You can thank Albert Einstein for those wise and truthful words. It’s no secret that curiosity is crucial to learning. One of my favorite things as a parent and a teacher is just how curious kids can be. It’s inspiring. The longer children stay curious, the more driven they are to learn and discover. As parents and educators, it’s our role to support this curiosity. If we’re smart, we’ll use what they’re naturally curious about to teach the skills we want them to learn.
Unfortunately it’s easy to diminish creativity, without even realizing it. We all say things such as, “don’t touch that!” or “you can’t get that outfit dirty!”. I know I am guilty of phrases along those lines, especially after a long day or too little sleep. We are far from perfect, but remaining conscious of our responses to a child’s curiosity is key in supporting their creative exploration and learning.
I remember during my student teaching, a professor told us “a child who has just been yelled at, will never retain the lesson you were teaching, only the fear of that moment.” I have always kept that phrase in the back of my mind. Let’s think about it for a second. Even as adults, it’s a very valuable idea to keep in mind. How constructive is a conversation where people are yelling? How effective is a boss who screams at her employees? If a child is afraid of an educator or placed in a chaotic learning environment, he will fear creativity and exploration. Novelty and discovery will not feel safe. He will likely choose to stay in his comfort zone, not pushing boundaries towards exploration and learning. Without a safe environment to experience new things and feed our curiosity, we would all have fewer opportunities to succeed, to learn, to make friends and so forth.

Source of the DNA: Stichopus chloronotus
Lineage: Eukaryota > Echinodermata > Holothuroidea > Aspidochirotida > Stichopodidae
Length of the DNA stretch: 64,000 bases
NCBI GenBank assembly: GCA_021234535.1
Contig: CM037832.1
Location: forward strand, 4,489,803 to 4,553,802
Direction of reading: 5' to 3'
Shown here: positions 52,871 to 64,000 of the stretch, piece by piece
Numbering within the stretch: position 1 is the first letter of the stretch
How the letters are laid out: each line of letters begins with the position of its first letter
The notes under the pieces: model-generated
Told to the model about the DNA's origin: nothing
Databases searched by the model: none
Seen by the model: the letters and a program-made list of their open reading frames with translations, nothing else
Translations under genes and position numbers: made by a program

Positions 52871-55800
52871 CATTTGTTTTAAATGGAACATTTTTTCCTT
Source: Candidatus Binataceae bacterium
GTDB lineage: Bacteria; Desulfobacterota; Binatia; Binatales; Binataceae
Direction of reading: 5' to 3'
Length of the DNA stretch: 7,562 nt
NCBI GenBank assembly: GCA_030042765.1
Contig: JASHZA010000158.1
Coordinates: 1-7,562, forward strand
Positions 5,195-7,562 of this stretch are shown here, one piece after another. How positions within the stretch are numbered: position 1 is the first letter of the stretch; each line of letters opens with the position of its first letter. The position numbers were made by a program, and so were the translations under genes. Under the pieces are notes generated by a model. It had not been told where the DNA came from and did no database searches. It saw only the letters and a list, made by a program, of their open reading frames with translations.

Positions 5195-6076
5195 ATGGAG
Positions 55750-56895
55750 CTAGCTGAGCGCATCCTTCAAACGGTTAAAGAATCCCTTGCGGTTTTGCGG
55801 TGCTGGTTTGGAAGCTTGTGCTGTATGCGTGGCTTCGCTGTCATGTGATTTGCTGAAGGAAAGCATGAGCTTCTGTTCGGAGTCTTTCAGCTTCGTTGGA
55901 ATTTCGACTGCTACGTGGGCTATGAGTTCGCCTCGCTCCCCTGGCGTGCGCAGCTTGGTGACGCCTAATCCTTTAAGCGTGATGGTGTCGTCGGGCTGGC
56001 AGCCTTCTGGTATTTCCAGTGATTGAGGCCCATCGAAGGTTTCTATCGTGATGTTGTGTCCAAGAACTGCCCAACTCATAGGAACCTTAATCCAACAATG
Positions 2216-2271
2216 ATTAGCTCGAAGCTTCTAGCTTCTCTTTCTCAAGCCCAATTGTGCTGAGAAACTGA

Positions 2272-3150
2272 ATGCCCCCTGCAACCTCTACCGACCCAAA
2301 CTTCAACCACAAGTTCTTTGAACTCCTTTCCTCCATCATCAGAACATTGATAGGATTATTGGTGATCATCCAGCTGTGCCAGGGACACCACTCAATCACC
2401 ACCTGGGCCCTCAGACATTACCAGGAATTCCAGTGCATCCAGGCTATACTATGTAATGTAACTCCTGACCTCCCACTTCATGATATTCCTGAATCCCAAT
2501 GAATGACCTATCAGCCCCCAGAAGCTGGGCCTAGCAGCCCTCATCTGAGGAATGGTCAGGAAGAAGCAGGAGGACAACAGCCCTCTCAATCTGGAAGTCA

But a child (and adult!) whose curiosity is supported, will want to repeat that curious moment, continuing to explore, to learn and build upon it. They’ll want to share it with peers and teachers and to be praised for their discoveries. They’ll become secure in their learning and seek further exploration and knowledge. I believe that’s what Albert Einstein meant when he said the above.
What can we as parents and educators do? First take a deep breath. I know these moments of curiosity can often come at the worst times or disguised as bad behavior. My daughter once poured an entire cup of coffee on the kitchen floor. Did I want to scream? Yes. Did I? Almost. But I stopped and reminded myself that she was exploring. She’s a one year old. She was curious. She didn’t understand or care that her action was not a socially acceptable (or convenient) thing to do! My initial reaction was frustration, but I tried to view it as an opportunity. She was showing me what she was curious about.
Instead of yelling, I filled a bucket with water and brought it outside. I added some food coloring and gave her some old cups, letting her pour water into various containers, on the floor, on herself. Refilling the water as she demanded “more water, mommy”. Instead of a tantrum from a one-year-old, because she didn’t get her way/got yelled at. I got about 40 minutes of uninterrupted computer time and she got to do something she enjoyed. Win. Win.
But there is more! Through her exploration she was also internalizing pre-concepts of basic science (mass, volume, liquid) and language (lots of new vocabulary). I was busy, so I continued to work at my laptop but I occasionally peeked over and gave her some useful vocabulary while she played independently – wet, float, sink, liquid, cold, empty and full – all terms I’ve now seen her generalize in other play. How cool is that!?
To build on this curiosity, I set up water play for her regularly, in hopes of avoiding upset and additional spilled drinks. By recognizing it was a current interest, I gave her the opportunity for further exploration. I began to give her tools to expand upon her exploration, such as foam letters and shapes. Her strong curiosity for water also provided an opportunity to teach things that mattered to me such as shapes (hello math skills) and letters (more literacy) as well!
If you think about it, your child shows you the things they are curious about on a daily basis. How can you give them additional opportunities to explore the things that interest them? Once you’ve done that, try adding to the activities – setting them up for success in expanding their discoveries while building off of their natural curiosity!